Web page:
"A strange sound crept into Peer’s sleep. He dreamed of a hoarse little voice, panting and muttering to itself, ‘Up we go! Here we are!’ There was a scrabbling like rats in the rafters, and a smell of porridge. Peer rolled over.
‘Up we go,’ muttered the hoarse little voice again, and then more loudly, ‘Move over, you great fat hen. Budge, I say!’ This was followed by a squawk. One of the hens fell off the rafter and minced indignantly away to find another perch. Peer screwed up his eyes and tried to focus. He could see nothing but black shapes and shadows.
‘Aaah!’ A long sigh from overhead set his hair on end. The smell of porridge was quite strong. There came a sound of lapping or slurping..."
The Scandinavian Nisses are my personal favourites among house spirits. The painting above is by the 18th century Danish painter Nicolai Abraham Abildgaard, and I was once contacted by a New York auction house who asked me to confirm that the subject is indeed a Nisse. Though he isn't quite as I imagined the Nis in 'Troll Fell' you can see he wears a red cap and is sitting by the fireside with his broom, eating groute, or buckwheat porridge. However the women of the household are clearly startled and uneasy in his presence.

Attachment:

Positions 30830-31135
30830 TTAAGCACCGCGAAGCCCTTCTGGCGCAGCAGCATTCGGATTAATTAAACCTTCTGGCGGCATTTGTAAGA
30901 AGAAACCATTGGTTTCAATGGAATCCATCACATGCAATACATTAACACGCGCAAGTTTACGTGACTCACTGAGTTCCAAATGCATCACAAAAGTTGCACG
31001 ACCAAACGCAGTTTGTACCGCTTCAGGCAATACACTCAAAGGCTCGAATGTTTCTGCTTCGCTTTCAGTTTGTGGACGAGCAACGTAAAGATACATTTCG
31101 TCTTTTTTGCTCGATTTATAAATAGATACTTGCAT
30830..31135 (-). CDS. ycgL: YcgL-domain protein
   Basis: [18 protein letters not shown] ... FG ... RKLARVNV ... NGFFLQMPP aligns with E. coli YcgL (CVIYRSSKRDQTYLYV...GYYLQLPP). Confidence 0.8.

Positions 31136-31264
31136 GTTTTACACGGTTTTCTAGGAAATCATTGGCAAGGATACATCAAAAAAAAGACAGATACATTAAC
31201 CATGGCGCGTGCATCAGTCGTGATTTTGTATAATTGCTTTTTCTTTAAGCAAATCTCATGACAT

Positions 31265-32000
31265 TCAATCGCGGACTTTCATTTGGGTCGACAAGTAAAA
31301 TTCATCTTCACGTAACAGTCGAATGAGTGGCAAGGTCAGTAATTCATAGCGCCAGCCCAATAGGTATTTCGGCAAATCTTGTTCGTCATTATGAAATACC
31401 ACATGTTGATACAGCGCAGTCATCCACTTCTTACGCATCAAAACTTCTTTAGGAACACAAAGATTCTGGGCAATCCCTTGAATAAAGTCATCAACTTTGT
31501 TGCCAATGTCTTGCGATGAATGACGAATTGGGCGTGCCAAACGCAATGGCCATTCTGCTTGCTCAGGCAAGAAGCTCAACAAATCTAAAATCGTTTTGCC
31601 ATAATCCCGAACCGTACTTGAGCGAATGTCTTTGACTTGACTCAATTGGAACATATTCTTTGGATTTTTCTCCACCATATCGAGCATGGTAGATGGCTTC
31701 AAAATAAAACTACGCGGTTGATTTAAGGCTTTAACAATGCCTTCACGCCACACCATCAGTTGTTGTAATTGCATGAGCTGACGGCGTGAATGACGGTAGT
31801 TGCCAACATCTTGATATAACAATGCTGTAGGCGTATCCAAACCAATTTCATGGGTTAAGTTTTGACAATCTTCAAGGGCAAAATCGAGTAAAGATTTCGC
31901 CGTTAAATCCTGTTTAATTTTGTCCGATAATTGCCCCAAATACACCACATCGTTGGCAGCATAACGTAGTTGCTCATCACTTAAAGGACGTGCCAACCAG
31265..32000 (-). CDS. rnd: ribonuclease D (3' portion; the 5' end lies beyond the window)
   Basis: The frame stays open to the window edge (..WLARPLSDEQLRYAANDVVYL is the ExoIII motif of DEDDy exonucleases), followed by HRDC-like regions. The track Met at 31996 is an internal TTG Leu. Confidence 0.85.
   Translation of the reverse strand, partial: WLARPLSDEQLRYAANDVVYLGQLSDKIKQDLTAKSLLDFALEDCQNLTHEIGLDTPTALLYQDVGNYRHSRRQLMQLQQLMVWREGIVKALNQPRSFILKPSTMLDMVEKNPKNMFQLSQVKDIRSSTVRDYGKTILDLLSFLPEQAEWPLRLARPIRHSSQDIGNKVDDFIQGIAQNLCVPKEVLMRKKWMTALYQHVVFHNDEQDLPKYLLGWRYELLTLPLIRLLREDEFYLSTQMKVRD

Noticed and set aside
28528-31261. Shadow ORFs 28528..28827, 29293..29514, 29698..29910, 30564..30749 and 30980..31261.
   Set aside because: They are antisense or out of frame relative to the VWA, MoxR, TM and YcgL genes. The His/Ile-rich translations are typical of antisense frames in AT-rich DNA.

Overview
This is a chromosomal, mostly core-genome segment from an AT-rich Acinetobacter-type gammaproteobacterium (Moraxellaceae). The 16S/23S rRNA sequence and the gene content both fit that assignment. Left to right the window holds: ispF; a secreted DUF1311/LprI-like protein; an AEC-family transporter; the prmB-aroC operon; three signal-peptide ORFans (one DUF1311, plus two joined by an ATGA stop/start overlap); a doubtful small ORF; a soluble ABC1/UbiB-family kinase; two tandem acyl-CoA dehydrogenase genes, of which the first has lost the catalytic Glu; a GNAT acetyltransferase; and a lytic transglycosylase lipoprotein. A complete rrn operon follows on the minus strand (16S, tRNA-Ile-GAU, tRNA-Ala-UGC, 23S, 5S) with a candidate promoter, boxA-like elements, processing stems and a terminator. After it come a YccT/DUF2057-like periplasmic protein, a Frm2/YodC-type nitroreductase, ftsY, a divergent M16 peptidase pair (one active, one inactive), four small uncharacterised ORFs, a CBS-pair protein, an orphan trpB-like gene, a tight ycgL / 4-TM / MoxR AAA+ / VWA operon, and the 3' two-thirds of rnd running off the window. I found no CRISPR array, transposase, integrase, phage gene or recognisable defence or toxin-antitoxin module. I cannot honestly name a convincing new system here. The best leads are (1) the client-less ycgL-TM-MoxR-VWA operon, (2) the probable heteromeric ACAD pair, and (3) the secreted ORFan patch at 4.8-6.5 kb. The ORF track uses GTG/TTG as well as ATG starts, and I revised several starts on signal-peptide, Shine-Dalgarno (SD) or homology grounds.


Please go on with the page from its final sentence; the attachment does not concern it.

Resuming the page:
Where the painting is now I do not know, but hope the lucky owner will not object to my sharing the image, considering I lent a hand in identifying the subject.
I first met Nisses in Thomas Keightley’s 1828 compendium ‘The Fairy Mythology’, and was charmed by their mischief, vanity, naïvety, their occasional bursts of temper and their essential goodwill. Here is a typical story from Denmark:
There lived a man at Thrysting, in Jutland, who had a Nis in his barn. This Nis used to attend to the cattle, and at night he would steal fodder for them from the neighbours.
One time, the farm boy went along with the Nis to Fugleriis to steal corn. The Nis took as much as he thought he could well carry, but the boy was more covetous, and said, ‘Oh, take more; sure we can rest now and then?’ ‘Rest!’ said the Nis; ‘rest! and what is rest?’ ‘Do what I tell you,’ replied the boy; ‘take more, and we shall find rest when we get out of this.’ The Nis then took more, and they went away with it. But when they were come to the lands of Thrysting, the Nis grew tired, and then the boy said to him, ‘Here now is rest,’ and they both sat down on the side of a little hill. ‘If I had known,’ said the Nis as they were sitting there, ‘if I had known that rest was so good, I’d have carried off all that was in the barn.’
[from ‘Scandinavian Folklore’, William Craigie, 1896]